We set out in the morning with Stella exploring the city on foot.  Starting out each new place in this manner gives us an opportunity to get a feel for the layout of the city and helps us more easily navigate a plan de tourista.  Stella was the belle of the ball getting attention from every fourth person.  One little boy at the Zócalo spent nearly 15 minutes smothering her with love and attention.  Many passersby exclaimed, “bonita!”.   Refreshing.

Our jaunt today led us to El Llano Park aka Parque Benito Juarez, the Cathedral of Our Lady of the Assumption (Catedral de Oaxaca), the Templo de Santo Domingo de Guzmán (Church of Santo Domingo), and La Merced Market. The last stop had a more practical objective –  fruits and veggies for our new and temporary home.

Two lions guard the four corners of the park. From 1950-1970 this park was a zoo for African animals.
El Llano is a spacious park located on Avenida Juarez and Calle Pino Suarez
Statue of Benito Juarez, beloved former President
Recycling bins in El Llano Park – yes! There is no recycling at our casa, so we brought our bottles here.
I’d like to know more about this

Cathedral of Our Lady of the Assumption – Located on Valdivieso in el Centro.  Its facade constructed of green cantera stone (common in Oaxacan architecture), and the interior is in Neoclassical style. All of this according to Wikipedia.
This was one of the most stunning altars I’ve ever seen.  The main figure is a statue of Our Lady of the Assumption (Nuestra Señora de al Asunción) which was made in Italy during the Porfirio era.
And here is a statue of my man and my dog
Check out this gorgeous calle!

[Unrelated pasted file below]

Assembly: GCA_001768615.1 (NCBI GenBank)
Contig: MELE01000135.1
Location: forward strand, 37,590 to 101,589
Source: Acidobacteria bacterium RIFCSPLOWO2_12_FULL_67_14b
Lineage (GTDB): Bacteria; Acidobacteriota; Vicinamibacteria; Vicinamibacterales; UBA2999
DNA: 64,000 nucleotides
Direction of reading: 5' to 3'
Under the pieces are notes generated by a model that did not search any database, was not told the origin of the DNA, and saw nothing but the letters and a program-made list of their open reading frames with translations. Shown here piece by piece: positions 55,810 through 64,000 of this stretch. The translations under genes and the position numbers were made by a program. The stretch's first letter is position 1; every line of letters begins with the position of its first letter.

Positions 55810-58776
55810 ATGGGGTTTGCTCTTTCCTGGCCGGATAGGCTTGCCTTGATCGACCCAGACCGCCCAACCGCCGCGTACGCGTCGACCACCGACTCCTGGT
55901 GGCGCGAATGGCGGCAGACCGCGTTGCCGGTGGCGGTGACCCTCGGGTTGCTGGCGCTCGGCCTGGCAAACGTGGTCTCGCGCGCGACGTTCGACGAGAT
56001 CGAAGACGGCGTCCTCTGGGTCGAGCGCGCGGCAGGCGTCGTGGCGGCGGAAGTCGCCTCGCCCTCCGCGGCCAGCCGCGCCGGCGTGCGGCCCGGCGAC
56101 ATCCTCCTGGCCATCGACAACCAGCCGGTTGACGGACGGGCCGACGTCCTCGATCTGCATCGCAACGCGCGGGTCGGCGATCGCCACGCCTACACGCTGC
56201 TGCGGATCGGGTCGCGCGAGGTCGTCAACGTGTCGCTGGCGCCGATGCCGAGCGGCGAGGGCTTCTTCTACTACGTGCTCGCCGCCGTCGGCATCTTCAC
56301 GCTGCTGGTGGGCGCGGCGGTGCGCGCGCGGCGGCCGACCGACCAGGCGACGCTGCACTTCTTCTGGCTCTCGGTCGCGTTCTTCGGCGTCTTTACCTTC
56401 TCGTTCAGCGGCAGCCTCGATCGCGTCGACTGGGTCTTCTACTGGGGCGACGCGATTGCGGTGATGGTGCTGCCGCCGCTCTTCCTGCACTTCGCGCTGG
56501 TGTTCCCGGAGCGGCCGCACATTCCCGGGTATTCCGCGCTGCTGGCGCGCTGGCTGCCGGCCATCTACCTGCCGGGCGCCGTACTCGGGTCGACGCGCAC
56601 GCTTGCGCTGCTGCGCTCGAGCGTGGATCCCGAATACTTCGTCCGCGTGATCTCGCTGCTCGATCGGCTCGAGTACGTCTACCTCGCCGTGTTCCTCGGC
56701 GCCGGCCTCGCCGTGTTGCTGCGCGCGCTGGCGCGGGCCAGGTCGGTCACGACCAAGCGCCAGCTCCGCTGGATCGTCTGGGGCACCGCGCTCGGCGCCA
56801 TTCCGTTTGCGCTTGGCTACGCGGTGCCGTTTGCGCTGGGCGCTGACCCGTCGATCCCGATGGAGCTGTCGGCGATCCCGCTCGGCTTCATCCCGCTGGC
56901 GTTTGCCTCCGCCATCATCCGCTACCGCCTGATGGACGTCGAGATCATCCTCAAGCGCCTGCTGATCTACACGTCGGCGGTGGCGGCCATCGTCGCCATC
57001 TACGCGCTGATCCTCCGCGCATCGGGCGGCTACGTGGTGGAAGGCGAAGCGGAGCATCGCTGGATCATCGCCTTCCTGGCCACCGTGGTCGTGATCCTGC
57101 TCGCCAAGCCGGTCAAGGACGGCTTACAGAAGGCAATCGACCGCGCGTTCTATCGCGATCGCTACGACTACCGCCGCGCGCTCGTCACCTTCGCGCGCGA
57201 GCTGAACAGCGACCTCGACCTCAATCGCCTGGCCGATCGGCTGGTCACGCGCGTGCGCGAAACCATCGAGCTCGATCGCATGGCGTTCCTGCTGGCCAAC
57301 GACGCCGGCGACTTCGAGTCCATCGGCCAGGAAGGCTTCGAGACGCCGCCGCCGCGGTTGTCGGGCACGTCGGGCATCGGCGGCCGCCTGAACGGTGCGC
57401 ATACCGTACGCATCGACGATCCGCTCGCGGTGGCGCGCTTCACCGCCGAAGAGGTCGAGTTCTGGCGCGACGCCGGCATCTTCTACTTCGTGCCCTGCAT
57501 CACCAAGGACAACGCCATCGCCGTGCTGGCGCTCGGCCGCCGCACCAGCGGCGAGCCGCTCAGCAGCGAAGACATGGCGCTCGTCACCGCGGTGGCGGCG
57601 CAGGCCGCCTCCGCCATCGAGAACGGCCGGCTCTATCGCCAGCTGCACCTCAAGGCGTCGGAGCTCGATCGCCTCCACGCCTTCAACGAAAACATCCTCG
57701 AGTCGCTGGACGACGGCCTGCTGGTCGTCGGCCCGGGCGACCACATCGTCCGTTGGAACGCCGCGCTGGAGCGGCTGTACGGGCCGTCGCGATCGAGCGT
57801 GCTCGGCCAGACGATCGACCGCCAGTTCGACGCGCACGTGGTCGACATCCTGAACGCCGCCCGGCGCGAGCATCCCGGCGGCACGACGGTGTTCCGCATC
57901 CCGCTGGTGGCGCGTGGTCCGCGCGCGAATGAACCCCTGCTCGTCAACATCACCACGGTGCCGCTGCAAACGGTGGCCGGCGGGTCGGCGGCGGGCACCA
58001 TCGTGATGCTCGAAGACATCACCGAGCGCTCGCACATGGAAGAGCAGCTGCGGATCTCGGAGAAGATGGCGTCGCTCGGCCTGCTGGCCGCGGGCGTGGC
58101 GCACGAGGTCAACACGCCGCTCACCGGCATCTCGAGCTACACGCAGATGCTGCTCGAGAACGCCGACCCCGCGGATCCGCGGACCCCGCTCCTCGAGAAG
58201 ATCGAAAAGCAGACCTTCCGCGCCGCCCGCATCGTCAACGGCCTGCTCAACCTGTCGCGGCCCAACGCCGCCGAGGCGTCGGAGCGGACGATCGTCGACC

Stollers strolling down the pedestrian walkway, Macedonio Alcala. I LOVE it when big cities have big swaths of road solely for pedestrians! This pedestrian way connects to Templo Santo Domingo.
Templo de Santo Domingo de Guzmán – a Baroque ecclesiastical building complex that includes an ethnobotanical garden and an extensive system of courtyards, cloisters and rooms that formerly constituted the monastery.
Jaw dropping first step inside the Templo. Total eye taco.
It shimmers. The altar was sprinkled with flower bouquets.

Dinner at La Olla Restaurante Galeria located in Centro Histórico,  Reforma N° 402, was divine. Claiming to be a socially responsible business, they even have meatless Mondays!  But then again, in Mexico that means beefless Mondays.  Many don’t consider pollos meat.

I inhaled my sopa flora de calabaza (squash flower soup) and tlayuda sin asiento (without lard), and Scott devoured his mole coloradita with Oaxacan tortilla soup.  All recommended dishes according to my extensive research.  And by extensive, I mean Google.  Unfortunately the server forgot to mention fried grasshoppers are a staple ingredient in the Oaxacan tortilla soup.  Most were picked out, but I think a couple accidentally hopped in Scott’s mouth.  We spent the last 4 months rescuing grasshoppers from our casa in San Miguel, and here, in Oaxaca, one can see them on every street corner – fried in chili sauce.  Such a dichotomy.